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March 5, 2015

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Higher-ed leaders approve Nevada State College’s campus expansion

Nevada's higher-education leaders on Friday approved construction of two new buildings on Nevada State College's campus.

Nevada State College's student enrollment has surged from 177 students in 2002 to 3,389 students a decade later.

To meet the demands of its burgeoning student body, Nevada State College constructed a 42,500-square-foot liberal arts building in 2008 at a cost of about $24 million, the majority of which was borne by the state.

The four-year public college also leased 52,000 square feet of space, the majority of which constitutes the college's satellite campus in downtown Henderson. Nevada State College pays about $1.5 million per year in lease payments.

However, with student growth expected to continue, Nevada State College wants to consolidate its two campuses – located five miles apart – and to build out its 509-acre main campus, near U.S. 95 and Boulder Highway in Henderson.

"It's challenging to have a split campus," said Nevada State College President Bart Patterson. "We need to create a better student experience."

Nevada State College will adopt a public-private, lease-purchase model to build out its main campus at a cost of about $61 million, with about $36 million coming from student fees – uncommon methods of paying for capital projects in public education.

The Nevada System of Higher Education will lease a portion of the college's campus to a private developer, who will construct two new buildings and lease them back to NSHE for a 30-year term. After both leases expire in 2043, ownership of the buildings will go to NSHE.

The developer, to be determined by a competitive bidding process, will assume the risk of constructing two new buildings at the main campus.

The new facilities include:

• A 60,000-square-foot academic building that will house the schools of nursing and education. The facility includes 15 classrooms, science laboratories, a 100-seat auditorium, a computer laboratory, general areas and faulty offices.

• A 40,000-square-foot student activities and administration building that will house all student support services, such as the admissions, registrar and financial aid offices. The facility also will house executive and administrative offices, student club offices, meeting rooms, study areas, the bookstore, food service and the library.

Nevada State College will pay $3.6 million annually to build out the two buildings. The cost will be funded with $1.5 million in current lease payments, $900,000 in existing fee revenue and a new student fee.

This special building fee of $150 per semester will be charged to students enrolled in four or more credit hours, starting this fall. Financial assistance will be available until 2015 to students in need, reducing their cost by half.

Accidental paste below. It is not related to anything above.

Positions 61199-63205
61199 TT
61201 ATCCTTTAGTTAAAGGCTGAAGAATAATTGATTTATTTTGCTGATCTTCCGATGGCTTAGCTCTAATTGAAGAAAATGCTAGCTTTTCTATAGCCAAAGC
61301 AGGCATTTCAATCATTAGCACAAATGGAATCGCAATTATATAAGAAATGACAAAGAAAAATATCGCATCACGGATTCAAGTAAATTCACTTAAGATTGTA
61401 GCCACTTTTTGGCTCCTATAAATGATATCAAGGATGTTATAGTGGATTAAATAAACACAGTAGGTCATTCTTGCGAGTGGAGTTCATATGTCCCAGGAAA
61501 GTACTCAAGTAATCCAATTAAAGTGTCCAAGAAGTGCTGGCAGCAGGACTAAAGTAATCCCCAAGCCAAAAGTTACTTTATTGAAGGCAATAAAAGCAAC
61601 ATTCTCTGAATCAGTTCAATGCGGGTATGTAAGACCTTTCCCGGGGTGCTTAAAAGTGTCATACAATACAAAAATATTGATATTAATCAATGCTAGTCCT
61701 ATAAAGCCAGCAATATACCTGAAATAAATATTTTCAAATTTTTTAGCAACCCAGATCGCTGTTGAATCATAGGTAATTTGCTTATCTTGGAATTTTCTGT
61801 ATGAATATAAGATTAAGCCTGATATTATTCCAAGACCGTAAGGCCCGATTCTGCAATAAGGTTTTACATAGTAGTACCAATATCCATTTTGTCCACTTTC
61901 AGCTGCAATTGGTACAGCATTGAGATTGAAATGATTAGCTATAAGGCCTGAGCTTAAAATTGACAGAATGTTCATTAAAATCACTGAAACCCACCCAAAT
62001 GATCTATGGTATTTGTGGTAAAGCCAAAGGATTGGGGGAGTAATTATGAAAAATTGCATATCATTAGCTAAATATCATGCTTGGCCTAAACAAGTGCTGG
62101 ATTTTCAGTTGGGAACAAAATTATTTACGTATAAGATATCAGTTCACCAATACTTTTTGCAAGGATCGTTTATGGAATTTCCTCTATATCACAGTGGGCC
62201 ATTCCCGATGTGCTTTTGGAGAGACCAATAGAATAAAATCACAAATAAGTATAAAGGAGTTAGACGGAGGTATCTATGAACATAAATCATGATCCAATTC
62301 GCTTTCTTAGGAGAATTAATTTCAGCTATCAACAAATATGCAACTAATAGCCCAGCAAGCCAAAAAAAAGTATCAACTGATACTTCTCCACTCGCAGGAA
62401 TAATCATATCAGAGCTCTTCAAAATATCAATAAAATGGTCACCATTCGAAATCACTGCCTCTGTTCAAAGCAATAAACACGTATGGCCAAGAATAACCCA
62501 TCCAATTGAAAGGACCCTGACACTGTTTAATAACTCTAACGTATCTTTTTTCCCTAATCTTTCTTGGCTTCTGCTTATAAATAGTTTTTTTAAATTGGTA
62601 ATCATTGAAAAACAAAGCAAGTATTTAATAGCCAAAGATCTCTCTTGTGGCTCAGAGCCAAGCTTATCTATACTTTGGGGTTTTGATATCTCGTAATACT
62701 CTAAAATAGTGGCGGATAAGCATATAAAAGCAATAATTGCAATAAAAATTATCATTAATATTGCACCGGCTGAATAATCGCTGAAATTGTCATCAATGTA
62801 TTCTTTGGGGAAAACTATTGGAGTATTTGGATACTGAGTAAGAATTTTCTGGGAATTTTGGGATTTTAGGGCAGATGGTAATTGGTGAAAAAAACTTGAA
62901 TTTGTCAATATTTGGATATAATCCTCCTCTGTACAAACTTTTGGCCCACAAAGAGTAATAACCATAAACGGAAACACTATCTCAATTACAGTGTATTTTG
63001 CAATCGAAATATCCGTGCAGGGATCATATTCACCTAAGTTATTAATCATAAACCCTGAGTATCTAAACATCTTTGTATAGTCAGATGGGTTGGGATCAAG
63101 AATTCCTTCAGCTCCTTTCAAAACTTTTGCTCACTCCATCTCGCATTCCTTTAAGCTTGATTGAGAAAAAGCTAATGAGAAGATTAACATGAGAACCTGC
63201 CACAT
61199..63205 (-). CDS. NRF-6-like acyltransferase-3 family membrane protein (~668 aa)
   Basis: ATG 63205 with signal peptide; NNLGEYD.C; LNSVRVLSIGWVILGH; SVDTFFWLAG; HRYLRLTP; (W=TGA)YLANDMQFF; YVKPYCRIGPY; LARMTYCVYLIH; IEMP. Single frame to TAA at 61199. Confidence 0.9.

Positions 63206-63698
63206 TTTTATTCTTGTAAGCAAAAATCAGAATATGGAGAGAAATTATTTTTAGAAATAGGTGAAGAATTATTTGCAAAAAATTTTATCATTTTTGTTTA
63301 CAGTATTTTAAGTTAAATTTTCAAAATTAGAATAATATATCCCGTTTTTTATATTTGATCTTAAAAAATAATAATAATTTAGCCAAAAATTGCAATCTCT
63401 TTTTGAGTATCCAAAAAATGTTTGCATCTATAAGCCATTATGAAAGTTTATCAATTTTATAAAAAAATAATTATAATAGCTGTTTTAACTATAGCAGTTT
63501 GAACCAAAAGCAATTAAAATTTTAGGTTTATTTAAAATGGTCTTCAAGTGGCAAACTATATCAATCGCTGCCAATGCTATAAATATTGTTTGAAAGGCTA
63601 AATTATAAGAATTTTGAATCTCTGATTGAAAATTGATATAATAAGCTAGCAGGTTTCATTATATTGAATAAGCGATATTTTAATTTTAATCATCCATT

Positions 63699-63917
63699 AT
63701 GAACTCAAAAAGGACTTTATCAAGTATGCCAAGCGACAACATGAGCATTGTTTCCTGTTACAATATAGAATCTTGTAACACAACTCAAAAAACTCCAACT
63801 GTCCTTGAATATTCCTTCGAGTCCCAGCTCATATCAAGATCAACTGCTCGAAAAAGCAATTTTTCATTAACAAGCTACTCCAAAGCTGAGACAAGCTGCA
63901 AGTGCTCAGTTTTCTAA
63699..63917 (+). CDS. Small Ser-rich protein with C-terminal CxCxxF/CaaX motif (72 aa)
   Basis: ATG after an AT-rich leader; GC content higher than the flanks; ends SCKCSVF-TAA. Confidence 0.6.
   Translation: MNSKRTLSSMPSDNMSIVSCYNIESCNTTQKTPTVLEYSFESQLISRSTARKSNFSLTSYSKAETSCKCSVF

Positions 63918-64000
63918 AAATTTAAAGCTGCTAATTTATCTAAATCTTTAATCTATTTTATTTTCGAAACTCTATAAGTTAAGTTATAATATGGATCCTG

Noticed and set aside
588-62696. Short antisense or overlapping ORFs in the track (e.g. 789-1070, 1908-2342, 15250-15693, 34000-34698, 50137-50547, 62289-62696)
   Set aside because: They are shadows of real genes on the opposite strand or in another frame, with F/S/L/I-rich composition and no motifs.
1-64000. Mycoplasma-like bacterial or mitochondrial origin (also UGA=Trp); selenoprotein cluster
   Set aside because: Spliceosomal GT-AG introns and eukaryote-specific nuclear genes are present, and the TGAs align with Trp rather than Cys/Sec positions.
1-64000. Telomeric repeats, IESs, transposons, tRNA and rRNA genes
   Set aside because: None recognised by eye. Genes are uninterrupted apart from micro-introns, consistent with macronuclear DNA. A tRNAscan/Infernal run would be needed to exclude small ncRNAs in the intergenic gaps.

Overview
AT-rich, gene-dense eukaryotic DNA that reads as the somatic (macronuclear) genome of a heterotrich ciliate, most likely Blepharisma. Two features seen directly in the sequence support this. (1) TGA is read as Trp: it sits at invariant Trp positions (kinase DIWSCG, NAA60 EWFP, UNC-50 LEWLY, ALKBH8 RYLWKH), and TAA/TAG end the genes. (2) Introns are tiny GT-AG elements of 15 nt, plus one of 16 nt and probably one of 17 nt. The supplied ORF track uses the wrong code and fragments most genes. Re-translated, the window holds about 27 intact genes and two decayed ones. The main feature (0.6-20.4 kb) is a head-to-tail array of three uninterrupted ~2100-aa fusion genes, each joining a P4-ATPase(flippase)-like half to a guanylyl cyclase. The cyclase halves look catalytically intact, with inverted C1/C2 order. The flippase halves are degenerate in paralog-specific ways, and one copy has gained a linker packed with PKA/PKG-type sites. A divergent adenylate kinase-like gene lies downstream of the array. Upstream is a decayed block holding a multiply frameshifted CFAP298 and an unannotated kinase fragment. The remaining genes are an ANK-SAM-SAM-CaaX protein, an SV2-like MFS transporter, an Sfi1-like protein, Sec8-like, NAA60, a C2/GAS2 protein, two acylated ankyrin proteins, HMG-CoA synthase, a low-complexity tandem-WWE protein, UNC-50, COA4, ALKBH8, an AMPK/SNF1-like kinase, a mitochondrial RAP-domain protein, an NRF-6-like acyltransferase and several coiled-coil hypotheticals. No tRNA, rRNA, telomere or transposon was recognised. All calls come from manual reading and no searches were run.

College officials stressed the importance of building quickly, during a time of low interest rates and construction costs. They also argued that other options, such as bonds and state funding, were inadequate for the size of their project.

"We can get a lot more for what we want," Patterson said. "It allows us to build more for less."

The project now goes to the Legislature's interim financing committee for consideration on Jan. 25. The final lease contracts – as well as a final funding plan for public or private financing – will go before the board sometime thereafter.

The project was approved 12-1 with Regent Robert Blakely opposing. Blakely raised concerns about the board and college's ability to pay the lease off over the 30-year contract. He said there were a lot of unknowns with this funding plan, notably if student enrollment would continue to climb as estimated.

Regent Ron Knecht however urged his fellow board members to preliminarily approve the project, saying the final lease contract would be up for a vote in the future.

"This is not an irrevocable commitment," Knecht said. "Nevada State College will be fleshing this out. … This is the time to push forward."

Patterson agreed.

"I feel like this is a marathon," Patterson said. "We're halfway through … this still has a lot of process and Board of Regents review (in the future.)"

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  1. Liberal Arts is a worthless endeavor and a waste of taxpayer money. Liberal Arts won't prepare students for the real world...well, maybe the unemployed real world.

  2. Someone doesn't know what Liberal Arts actually consist of. The Liberal Arts & Science (LAS) program at NSC includes Criminal Justice, English, Biology, History, Law Enforcement, and Mathematics just to name a few. Those all sound like pretty important things to use in the real world to me.